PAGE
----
As a dynamic HDR variant, it adapts the brightness of individual scenes or frames. For example, if a scene was meant to be shown at lower brightness, HDR10+’s dynamic approach would reduce the brightness level in real-time to match the creative intent. While HDR10+ achieves the same objective as Dolby Vision, it leaves a little more freedom for different displays to use their own strengths and processing to the content.
Compared to Dolby Vision, there isn’t as much content available in the format, but it is growing and video services such as Prime Video and Rakuten TV support it.
What is Dolby Vision?
Dolby Vision is a variant of HDR and like HDR10+ it adds a layer of dynamic metadata to the core HDR signal. This dynamic metadata carries scene-by-scene or frame-by-frame instructions as to how a TV should present its HDR images. In doing so it improves everything from brightness to contrast, detailing and colour reproduction.
As it’s used by Hollywood creators to grade their films during production, as well as in cinemas, its more widespread than its nearest rival, with more manufacturers and streaming services delivering content in Dolby Vision HDR. The only significant holdout is Samsung, which pushes HDR10+.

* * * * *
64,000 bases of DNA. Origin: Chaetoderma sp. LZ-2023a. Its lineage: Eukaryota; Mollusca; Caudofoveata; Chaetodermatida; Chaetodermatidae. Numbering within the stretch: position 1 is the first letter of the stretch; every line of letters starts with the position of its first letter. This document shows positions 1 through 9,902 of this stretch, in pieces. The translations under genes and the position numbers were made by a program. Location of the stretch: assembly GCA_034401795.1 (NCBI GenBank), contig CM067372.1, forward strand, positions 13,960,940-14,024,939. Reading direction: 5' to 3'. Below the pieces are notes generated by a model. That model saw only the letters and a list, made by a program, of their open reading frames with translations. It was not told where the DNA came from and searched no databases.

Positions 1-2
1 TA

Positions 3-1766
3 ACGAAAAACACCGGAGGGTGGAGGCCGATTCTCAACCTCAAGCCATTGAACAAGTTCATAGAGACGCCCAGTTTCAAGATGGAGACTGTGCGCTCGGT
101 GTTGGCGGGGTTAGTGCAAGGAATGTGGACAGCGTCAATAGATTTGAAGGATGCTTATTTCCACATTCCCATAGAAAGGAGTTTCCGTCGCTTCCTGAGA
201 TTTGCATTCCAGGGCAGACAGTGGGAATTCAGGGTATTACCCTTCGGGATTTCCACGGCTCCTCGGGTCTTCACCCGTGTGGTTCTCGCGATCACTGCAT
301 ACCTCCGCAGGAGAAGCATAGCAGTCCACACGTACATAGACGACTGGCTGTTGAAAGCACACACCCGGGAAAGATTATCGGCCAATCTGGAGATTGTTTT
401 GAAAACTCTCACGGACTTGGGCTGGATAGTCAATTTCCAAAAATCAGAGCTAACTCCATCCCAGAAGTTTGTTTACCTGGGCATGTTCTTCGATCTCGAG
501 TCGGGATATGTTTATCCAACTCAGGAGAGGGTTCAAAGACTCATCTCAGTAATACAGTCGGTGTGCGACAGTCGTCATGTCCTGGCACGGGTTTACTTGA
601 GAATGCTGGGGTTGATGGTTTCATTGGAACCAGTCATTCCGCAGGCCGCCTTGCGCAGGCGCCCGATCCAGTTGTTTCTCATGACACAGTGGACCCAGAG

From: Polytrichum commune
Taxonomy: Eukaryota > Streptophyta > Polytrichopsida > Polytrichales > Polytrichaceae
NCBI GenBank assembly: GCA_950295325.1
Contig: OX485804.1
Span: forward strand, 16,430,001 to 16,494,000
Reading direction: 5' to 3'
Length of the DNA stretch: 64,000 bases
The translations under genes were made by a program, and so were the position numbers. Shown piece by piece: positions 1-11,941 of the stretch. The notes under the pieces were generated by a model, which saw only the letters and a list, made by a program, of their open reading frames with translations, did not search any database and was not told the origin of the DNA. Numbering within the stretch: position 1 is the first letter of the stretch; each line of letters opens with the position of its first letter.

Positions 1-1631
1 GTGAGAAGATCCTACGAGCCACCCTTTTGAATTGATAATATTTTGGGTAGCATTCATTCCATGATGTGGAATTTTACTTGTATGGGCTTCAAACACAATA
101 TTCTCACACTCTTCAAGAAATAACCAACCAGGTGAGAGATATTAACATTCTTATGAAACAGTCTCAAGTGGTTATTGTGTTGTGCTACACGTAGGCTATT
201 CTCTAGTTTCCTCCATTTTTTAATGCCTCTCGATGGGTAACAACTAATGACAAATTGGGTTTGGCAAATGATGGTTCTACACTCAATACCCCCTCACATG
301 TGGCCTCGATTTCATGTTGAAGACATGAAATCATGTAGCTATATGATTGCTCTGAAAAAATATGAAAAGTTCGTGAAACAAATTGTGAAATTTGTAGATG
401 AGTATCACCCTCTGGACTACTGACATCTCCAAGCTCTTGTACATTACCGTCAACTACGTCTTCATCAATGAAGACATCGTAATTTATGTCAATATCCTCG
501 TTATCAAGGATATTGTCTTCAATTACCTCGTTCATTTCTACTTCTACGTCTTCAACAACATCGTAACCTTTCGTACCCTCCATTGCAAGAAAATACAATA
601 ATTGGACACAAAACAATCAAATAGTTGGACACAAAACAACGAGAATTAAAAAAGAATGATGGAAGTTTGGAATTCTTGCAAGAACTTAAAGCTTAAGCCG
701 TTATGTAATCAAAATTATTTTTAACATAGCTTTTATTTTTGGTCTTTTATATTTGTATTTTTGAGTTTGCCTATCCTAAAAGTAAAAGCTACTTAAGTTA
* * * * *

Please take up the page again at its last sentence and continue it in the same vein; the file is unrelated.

Like HDR10+, content in Dolby Vision looks even better than standard HDR10 content with better luminance levels, more visible detail and brighter highlights. Dolby Vision’s value is more noticeable with cheaper sets, as its presence helps to tone-map (adapt the picture to the display) better. Dolby has also brought out Dolby Vision IQ, which optimises HDR content to suit the changeable lighting conditions of a normal living room. The result is that the viewer can still see detail in the darker parts of an image that would otherwise be washed out by ambient light.
What is HLG?